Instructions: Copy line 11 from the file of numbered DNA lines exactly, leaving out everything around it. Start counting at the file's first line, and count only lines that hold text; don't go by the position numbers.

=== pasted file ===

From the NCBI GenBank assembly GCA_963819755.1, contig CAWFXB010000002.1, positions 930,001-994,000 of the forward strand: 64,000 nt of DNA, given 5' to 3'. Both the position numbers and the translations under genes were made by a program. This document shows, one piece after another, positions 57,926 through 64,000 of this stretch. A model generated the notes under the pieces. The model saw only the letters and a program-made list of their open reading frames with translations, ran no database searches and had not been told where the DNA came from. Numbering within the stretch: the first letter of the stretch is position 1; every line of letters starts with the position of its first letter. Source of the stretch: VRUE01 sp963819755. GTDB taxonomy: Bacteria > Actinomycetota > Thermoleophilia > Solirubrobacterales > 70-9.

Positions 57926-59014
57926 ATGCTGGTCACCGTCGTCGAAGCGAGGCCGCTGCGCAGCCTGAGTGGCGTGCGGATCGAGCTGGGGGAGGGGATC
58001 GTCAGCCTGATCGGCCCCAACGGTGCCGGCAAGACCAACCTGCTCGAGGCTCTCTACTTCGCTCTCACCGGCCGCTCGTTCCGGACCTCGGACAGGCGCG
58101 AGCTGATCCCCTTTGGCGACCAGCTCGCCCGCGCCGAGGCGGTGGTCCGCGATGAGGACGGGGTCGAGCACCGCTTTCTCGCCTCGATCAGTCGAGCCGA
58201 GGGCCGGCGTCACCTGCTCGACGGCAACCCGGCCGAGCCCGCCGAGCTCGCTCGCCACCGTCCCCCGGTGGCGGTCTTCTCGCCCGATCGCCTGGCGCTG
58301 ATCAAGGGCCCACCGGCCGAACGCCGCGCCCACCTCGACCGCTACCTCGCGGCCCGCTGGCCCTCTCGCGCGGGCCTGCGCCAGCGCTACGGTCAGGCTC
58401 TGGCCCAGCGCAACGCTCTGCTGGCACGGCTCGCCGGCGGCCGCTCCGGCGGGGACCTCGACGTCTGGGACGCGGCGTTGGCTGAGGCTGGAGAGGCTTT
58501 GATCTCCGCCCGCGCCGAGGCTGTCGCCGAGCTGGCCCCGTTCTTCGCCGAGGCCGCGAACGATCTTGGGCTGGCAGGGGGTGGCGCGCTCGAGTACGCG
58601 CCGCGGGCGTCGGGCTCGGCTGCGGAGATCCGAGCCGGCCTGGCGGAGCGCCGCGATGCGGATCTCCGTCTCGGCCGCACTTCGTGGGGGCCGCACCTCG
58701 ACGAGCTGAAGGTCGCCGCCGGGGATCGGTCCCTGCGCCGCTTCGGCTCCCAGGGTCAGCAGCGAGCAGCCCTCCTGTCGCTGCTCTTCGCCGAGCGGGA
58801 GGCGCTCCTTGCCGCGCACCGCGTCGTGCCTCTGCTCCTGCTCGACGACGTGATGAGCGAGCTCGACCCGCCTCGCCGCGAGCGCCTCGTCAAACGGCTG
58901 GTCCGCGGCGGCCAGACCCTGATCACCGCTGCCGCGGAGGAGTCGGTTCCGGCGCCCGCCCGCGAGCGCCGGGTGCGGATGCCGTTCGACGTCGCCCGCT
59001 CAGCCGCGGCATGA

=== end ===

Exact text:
58701 ACGAGCTGAAGGTCGCCGCCGGGGATCGGTCCCTGCGCCGCTTCGGCTCCCAGGGTCAGCAGCGAGCAGCCCTCCTGTCGCTGCTCTTCGCCGAGCGGGA